"We serve the children who need us most," says Jess Dannhauser, president and CEO of Graham Windham. "It's a deep personal commitment for us. We don't turn anyone away. These are hard-working, courageous kids who want to make something of themselves and are looking for ways to contribute, and we're constantly adapting to discover the best ways to serve them."
Last week - August 9 - marked the 260th anniversary of Eliza Schuyler Hamilton's birthday. Although I completed writing I, Eliza Hamilton months ago, I've been thinking a lot about Eliza again lately, especially in a world that seems to have become increasingly selfish and uncaring, with little regard for those in need.
Not long ago, I visited the churchyard of Trinity Church in Wall Street, where Eliza and Alexander Hamilton are buried side by side. It's become something of a pilgrimage site for fans of Lin-Manuel Miranda's phenomenal musical, and Alexander's ornate tomb in particular is often decked with flowers and other tributes.
On this morning, Eliza's much more humble stone - where she is described only as her father's daughter, her husband's wife, as was common for 1854 - was notably bare, and I resolved to find a nearby florist. Before I did, however, I stopped inside the church itself. Near the door is a box for contributions to Trinity's neighborhood missions, and I realized then that Eliza didn't need another memorial bouquet. Her legacy instead continues in the example of her own selflessness, compassion, and generosity to others. With a whisper to the woman who'd lived long before me, I tucked the money I'd intended for flowers into the contribution box.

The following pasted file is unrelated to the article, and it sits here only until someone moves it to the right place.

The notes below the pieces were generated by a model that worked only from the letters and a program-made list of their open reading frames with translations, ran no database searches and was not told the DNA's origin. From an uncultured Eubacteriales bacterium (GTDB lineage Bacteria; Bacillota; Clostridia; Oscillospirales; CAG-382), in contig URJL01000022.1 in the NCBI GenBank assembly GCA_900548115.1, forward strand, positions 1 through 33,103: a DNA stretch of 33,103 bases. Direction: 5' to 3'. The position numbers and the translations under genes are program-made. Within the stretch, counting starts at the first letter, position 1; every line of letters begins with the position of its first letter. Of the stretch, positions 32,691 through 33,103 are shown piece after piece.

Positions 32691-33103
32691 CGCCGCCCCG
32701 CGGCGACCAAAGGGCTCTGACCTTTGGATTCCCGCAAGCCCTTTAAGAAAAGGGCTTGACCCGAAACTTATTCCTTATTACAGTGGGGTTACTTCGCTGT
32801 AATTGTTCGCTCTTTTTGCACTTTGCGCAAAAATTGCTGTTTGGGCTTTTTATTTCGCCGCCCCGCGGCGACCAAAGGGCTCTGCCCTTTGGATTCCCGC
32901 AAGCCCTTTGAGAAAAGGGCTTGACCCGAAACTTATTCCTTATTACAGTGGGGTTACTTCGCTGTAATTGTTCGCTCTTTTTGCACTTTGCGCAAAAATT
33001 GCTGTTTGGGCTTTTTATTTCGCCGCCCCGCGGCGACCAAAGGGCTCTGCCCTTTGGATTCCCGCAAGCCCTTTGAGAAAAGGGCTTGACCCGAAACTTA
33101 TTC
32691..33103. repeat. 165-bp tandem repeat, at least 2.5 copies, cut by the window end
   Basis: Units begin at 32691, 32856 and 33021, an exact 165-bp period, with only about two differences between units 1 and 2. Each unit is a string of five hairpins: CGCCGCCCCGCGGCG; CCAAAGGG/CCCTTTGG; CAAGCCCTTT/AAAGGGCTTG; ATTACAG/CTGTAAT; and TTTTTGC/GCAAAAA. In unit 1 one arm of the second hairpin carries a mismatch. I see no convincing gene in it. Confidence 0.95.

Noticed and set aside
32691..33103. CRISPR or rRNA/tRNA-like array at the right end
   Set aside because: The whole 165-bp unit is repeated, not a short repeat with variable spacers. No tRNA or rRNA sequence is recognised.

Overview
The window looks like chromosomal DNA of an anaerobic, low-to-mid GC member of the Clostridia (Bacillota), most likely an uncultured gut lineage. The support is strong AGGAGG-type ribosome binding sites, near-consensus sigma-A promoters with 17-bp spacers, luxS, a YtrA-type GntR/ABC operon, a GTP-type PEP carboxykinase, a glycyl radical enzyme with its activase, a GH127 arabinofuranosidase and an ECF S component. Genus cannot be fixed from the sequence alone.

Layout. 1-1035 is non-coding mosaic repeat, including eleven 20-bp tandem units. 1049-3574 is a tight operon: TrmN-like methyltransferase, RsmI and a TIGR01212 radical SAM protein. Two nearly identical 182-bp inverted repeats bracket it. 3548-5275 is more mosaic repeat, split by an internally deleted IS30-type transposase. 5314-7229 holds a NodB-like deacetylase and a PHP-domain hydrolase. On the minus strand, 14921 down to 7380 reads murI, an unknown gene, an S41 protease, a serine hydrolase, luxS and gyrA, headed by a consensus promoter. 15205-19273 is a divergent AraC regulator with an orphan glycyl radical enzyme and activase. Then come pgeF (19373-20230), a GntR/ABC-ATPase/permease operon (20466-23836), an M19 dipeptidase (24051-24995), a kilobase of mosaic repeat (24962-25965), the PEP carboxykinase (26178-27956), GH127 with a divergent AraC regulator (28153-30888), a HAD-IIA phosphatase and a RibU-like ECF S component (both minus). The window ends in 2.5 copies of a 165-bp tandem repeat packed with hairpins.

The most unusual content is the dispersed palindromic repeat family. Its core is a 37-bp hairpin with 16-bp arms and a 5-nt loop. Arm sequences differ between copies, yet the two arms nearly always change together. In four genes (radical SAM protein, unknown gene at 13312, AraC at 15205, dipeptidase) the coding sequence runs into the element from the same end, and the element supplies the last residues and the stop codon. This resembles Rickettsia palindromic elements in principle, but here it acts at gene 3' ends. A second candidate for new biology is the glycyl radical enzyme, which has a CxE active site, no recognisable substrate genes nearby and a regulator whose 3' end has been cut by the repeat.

Thank you, Eliza, and may your legacy always endure.
Above: Grave of Elizabeth Schuyler Hamilton. Photograph ©2017 Susan Holloway Scott.